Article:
The Pillow Friend

Lisa Tuttle

White Wolf/ Borealis. $21.95


"Be careful what you wish for. You might get it."

And Agnes Grey does make wishes which come true: a live porcelain doll that talks, a horse of her own, a dream of a poet who loves her. Some of her wishes have consequences immediate and obvious. Others reverberate throughout her life, with unexpected effects when she least expects it.

The first four chapters of The Pillow Friend are more like related but distinct short stories, rather than arbitrary divisions in a novel. Indeed, one chapter, "Making Magic," is a genuine short story, supposedly written by Agnes, and another, "In the Woods," is almost an object lesson in wishing and consequences. Only later does a more complete sense of the overall novel emerge (along with more conventional chapters), and author Lisa Tuttle skillfully draws on earlier situations -- Aunt Marjorie, the dream-Alex, and most importantly the Myles doll -- as effortlessly as if The Pillow Friend had been a smooth, continuous creation all along.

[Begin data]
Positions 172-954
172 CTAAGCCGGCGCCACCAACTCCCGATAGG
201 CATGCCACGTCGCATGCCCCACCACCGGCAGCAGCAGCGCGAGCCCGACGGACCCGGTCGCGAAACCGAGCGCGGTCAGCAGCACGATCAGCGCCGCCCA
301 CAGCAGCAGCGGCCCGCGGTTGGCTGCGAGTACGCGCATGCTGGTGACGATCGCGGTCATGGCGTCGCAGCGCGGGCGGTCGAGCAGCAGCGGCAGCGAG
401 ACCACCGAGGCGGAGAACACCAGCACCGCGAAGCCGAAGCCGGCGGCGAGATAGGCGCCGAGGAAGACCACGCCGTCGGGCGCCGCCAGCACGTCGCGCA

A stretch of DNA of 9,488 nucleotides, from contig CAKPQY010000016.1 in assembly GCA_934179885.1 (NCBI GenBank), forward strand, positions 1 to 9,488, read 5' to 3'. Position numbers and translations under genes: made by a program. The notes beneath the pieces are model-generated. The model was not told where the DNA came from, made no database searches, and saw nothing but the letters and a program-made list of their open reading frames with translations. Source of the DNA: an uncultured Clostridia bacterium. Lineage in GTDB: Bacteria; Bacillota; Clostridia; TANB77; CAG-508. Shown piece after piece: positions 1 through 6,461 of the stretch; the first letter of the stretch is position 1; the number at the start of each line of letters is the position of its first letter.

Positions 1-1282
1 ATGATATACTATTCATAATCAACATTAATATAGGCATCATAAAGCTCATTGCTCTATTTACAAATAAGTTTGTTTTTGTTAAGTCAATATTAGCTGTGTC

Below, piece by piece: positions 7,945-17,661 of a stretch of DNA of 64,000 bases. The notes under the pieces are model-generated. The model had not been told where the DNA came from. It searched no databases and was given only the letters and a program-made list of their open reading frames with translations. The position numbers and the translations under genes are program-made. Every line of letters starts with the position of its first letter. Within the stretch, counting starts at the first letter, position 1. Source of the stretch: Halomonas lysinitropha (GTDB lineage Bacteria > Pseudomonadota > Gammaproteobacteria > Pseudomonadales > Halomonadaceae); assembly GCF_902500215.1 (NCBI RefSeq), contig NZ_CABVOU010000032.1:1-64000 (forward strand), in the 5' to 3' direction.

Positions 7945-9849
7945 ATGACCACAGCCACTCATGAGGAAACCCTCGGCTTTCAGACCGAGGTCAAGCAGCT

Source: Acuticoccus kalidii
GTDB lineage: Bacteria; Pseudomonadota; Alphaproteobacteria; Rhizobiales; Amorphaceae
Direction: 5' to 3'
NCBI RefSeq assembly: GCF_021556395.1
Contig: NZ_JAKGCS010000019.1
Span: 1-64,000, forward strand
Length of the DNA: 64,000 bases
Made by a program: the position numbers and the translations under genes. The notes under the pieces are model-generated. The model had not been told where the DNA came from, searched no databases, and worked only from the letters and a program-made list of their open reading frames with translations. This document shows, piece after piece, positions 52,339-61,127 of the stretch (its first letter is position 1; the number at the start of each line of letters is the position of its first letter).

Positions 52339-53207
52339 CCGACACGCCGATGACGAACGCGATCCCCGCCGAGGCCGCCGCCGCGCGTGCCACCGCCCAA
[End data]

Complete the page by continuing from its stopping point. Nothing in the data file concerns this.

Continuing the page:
In many respects, it resembles a fairy tale of a darker, sexual nature. At the end, especially, the symbolism becomes heavy and murky, and the line (if there ever was one) between Agnes' reality and fantasy even less clear. The Pillow Friend is a quick, often disturbing novel, and quite obviously not to everyone's taste.

 

This review copyright 1997 by Wendy Morris


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